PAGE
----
click for ginormous graphic
I love this giant graphic from this morning’s WSJ — it gives us the 30,000 foot view of consumer debt here in the USA.
Despite low rates — or is it because of them? — American consumers have seen their debt loads fall to the lowest levels in 6 years. Now they are starting to open those wallets up again, and spend.
But is this a general improvement or a specific response to unique circumstances? While many mortgages and home equity loans have been refinanced at ultra low rates, is that giving consumer space to shop?
For example, Automobile loans have ticked up $20 billion in Q2 — but the US auto fleet is the oldest its ever been. Perhaps consumers are expecting higher interest rates, and are making belated car purchases. (Outside of autos, however, consumer debt fell $78 billion).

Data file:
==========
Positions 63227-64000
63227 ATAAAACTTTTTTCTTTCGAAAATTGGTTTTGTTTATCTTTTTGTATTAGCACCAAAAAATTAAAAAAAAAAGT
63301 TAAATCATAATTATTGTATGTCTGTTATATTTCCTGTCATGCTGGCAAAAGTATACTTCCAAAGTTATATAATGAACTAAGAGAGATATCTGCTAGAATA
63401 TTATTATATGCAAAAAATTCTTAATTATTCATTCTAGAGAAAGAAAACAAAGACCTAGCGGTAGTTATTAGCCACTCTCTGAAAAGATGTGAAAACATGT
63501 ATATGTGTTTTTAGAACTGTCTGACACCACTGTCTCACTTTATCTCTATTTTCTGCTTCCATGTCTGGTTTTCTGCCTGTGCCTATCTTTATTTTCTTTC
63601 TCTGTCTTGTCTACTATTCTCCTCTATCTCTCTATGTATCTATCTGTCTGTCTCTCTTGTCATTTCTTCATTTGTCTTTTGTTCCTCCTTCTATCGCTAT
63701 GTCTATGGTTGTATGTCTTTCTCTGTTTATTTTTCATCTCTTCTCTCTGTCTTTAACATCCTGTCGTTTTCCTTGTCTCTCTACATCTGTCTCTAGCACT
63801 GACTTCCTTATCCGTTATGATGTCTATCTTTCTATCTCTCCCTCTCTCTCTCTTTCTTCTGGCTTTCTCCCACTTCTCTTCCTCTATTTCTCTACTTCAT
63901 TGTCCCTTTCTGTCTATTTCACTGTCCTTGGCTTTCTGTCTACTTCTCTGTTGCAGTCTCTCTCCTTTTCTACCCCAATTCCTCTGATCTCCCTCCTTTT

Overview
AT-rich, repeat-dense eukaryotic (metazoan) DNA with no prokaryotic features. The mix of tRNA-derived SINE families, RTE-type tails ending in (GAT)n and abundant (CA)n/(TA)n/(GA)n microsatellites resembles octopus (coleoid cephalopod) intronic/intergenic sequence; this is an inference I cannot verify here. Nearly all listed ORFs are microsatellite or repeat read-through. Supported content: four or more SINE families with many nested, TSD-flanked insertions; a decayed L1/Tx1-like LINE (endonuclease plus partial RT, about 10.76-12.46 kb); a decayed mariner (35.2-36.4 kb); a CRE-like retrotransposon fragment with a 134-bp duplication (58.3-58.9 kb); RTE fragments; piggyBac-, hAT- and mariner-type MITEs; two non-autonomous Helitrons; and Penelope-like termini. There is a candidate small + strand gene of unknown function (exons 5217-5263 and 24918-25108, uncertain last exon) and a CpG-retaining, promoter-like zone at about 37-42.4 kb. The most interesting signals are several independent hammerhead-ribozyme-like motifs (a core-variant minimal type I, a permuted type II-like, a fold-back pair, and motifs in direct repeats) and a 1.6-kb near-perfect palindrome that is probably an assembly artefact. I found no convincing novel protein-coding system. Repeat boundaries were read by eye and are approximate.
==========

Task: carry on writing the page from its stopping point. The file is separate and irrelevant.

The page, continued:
We cannot yet tell if this is part of a broader trend, or if it is a series of specific modest improvements. Note that the Great Depression created an entire generation of debt averse savers.
I wonder what the Lesser Depression has done to Consumers’ collective psyches . . .
UPDATE: August 15, 2013 8:30am
Wal-Mart (WMT) quarterly earnings are out — and they disappoint. Sales are $116.2B, weaker than $118.09B estimates; the company cuts fiscal year estimates. Traffic at Wal-Mart is now down 2 quarters in a row. Though Q2 profit rose 1.3%, to $4.07 billion ($1.24 per share), that was a penny shy of estimates. Net sales rose 2.4% to $116.2 billion. Revenue at stores open at least a year at Wal-Mart’s namesake business fell 0.3 percent. That’s considered an important measure of a retailer’s performance.
Is the consumer trading down? Or is the low end consumer broke?
Confident Consumers Step Up Their Borrowing
WSJ, August 14, 2013